The Einstein Tower: An Expressionist Landmark
Erich Mendelsohn began his creative architectural sketches while standing guard in World War I, along with many other famous architects such as Mies van der Rohe, Gropius, and Le Corbusier. What was it about standing guard between life and death that enticed a certain creative architectural vision? Maybe it simply provided an ability to envision a world unlike the one being occupied or maybe it reminded these young men of the preciousness of life and gave them the yearning to create beautiful places. There seems to be an experienced awareness in Mendelsohn’s work, an understanding and balance between function and dynamism, as he calls it, that could be a large part of the curiosity and draw his work has received over the years. The Einstein Tower specifically is known as an expressionist landmark with its concave and convex curvilinear forms, while simultaneously being functional for a very specific purpose, making measurements to validate Albert Einstein’s theory of relativity. This building since its completion in 1921 has continuously drawn attention and brings up questions of what contemporary architecture should be. It provides an interesting example of a purely expressionist form, juxtaposed with a very specific function. "Erich Mendelsohn's small, but powerfully modeled tower, built to symbolize the greatness of the Einsteinian concepts, was also a quite functional house. Mendelsohn was after a completely plastic kind of building, molded rather than built, without angles and with smooth, rounded corners…this 'sarcophagus of architectural Expressionism' is one of the most brilliantly original buildings of the twentieth century." (Dennis Sharp. Twentieth Century Architecture: a Visual History. p65).
Mendelsohn began designing with a young excited outlook imagining the potential of building in the future using steel and concrete, what he believed to be the materials for a new artistic expression. He was born in Poland in 1887. After studying in Berlin, he developed a personal philosophy of "Dynamism" that was his unique interpretation of modernism and design style. Mendelsohn used no historical precedents in his early designs, making his first buildings surprisingly unique. His architectural ideas were derived from expressionistic sketches and romantic symbolism, both leading him to study and use materials to help dictate a building’s form. Erich was a member of the modernist movement and claimed to be a modernist himself; yet, many have questioned his adherence to the movement because of his expressionist style within his architecture. At the time that Mendelsohn was designing, very influential political movements and social changes were taking place, possibly enticing him to adhere to the modernist movement for other reasons besides architectural philosophies. He was Jewish and living in Germany while Hitler was coming to power, eventually forcing him to leave his country in exile. From here he worked and lived in many countries besides his own, eventually dying in San Francisco in the 1950’s. In my opinion, he seems to have defined his style through creating an interesting balance of multiple architectural techniques and ideas, including modernism and expressionism. Mendelsohn could easily have been forgotten, because he founded no school and was much more of a maker rather than a philosopher, unlike his famous contemporaries of the time such as Le Corbusier and Mies van der Rohe. Although, he managed to maintain acknowledgement through the years, because of his successful modern buildings all over the world, and of course his most famous work, the Einstein Tower. Much of Mendelsohn’s success seemed to be based around in his understanding of place and the relationship that architecture has to its place. His buildings have an identity that has been appreciated in many countries around the world, even though he moved frequently and...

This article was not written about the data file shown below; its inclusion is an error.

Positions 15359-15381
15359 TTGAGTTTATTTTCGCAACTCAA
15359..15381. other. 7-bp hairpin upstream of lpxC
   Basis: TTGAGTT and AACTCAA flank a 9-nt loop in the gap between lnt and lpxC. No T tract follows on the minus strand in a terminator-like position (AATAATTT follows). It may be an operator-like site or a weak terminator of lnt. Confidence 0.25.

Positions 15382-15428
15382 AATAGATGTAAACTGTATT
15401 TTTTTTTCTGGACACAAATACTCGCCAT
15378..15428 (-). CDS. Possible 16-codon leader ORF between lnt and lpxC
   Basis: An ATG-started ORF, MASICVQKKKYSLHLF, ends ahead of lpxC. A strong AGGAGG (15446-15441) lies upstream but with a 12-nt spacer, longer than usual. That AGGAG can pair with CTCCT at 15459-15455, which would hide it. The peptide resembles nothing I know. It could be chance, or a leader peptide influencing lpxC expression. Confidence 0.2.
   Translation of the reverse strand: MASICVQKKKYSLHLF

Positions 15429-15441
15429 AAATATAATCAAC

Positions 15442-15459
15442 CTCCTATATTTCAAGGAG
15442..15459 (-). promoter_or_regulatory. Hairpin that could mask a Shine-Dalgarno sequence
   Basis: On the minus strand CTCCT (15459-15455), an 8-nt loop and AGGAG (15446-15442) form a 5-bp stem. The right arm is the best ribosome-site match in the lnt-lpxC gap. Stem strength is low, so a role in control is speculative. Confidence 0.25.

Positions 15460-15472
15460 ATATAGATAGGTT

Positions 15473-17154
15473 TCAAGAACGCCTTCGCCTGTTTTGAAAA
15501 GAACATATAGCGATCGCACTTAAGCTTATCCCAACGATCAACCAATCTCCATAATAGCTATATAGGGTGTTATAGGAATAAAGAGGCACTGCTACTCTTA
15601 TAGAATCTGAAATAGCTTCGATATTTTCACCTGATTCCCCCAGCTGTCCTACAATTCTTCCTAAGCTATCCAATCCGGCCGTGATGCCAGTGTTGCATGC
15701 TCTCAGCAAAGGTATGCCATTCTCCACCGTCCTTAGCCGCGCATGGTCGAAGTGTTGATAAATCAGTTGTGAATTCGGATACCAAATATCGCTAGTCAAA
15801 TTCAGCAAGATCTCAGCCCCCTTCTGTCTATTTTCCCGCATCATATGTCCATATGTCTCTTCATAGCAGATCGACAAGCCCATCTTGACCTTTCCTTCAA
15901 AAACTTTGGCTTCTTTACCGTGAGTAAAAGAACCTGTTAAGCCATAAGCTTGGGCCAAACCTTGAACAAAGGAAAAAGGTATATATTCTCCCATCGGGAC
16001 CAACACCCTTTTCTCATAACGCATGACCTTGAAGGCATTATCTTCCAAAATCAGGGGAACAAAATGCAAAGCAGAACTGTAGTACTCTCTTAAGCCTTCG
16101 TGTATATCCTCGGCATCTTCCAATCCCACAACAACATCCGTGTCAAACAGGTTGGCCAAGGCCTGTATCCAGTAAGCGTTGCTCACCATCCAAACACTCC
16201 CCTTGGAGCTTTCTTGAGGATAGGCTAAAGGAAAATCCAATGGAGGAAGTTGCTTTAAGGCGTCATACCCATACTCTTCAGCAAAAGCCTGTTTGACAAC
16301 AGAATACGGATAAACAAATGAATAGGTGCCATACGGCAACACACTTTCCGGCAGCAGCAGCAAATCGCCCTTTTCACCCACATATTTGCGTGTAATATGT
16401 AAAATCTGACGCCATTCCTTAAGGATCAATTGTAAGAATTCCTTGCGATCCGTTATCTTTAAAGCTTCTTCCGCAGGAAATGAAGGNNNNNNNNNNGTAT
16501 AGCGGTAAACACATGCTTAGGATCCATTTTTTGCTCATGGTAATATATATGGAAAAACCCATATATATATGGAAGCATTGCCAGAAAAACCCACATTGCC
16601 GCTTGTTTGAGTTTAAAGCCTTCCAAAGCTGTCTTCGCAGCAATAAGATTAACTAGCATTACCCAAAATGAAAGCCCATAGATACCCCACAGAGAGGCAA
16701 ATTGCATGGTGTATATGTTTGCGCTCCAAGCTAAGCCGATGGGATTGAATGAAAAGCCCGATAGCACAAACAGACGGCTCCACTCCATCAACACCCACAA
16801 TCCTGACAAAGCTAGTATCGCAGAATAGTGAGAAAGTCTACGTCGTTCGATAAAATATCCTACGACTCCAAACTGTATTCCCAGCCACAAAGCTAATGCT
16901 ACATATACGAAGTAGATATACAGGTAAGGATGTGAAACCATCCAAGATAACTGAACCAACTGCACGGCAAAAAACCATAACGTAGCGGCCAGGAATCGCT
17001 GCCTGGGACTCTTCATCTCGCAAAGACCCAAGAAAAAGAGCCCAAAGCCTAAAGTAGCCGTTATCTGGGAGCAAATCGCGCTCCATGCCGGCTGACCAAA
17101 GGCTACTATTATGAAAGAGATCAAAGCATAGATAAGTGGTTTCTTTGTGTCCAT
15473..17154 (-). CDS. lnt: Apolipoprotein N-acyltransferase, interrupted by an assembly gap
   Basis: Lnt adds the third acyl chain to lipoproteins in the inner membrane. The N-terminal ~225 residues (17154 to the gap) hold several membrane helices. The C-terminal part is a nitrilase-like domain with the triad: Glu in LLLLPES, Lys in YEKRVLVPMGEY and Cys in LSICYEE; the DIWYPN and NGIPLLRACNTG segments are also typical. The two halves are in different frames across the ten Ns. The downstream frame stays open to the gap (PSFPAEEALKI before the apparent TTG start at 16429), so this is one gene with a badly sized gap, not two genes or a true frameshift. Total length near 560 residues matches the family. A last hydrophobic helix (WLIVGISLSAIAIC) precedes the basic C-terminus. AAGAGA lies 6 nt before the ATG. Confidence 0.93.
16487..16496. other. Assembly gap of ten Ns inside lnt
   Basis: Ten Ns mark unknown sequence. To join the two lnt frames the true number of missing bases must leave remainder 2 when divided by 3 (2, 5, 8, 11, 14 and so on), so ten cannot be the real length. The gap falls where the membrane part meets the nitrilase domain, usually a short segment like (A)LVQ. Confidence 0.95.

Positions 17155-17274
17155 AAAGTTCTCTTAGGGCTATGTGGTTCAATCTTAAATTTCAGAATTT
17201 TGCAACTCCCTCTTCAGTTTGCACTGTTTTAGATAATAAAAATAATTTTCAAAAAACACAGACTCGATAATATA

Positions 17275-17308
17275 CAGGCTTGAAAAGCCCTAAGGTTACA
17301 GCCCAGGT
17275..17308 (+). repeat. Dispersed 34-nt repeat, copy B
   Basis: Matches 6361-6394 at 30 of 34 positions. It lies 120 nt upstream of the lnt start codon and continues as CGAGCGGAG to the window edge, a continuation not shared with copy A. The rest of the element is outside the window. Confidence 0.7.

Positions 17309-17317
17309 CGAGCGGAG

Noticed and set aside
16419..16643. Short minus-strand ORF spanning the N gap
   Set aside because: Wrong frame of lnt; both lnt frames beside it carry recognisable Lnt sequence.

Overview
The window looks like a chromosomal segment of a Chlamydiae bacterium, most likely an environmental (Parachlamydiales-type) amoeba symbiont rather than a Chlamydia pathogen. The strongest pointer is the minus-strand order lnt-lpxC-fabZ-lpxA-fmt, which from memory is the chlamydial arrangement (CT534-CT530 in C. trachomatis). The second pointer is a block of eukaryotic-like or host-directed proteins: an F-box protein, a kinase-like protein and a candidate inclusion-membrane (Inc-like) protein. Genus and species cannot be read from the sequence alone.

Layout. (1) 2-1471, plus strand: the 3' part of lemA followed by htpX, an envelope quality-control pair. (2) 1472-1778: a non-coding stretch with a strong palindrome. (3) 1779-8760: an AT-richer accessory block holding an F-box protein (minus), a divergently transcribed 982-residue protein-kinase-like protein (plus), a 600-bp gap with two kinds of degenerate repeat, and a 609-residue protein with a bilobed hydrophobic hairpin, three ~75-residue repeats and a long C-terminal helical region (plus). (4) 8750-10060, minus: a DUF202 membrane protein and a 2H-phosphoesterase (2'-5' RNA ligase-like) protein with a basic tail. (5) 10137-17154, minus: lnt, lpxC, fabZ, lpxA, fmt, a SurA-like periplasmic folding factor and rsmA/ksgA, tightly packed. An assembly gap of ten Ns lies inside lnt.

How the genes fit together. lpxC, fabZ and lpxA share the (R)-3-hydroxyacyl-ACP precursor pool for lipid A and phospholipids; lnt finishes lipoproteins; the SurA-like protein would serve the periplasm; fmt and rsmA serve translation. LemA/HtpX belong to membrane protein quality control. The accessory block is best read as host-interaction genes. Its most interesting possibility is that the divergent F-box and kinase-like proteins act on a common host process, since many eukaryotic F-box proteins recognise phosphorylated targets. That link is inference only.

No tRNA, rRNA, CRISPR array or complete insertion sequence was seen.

Bibliography: 1. The Drawings of Erich Mendelsohn. Susan King. University Art Museum. University of California, Berkeley. 1969.
2. Erich Mendelsohn: Complete Works of the Architect. Princeton Architectural Press. New York. 1992.
3. Erich Mendelsohn: Letters of an Architect. Oskar Beyer. New York. 1967.
4. Erich Mendelsohn. Wolf Von Eckhardt. George Braziller, Inc. New York. 1960.
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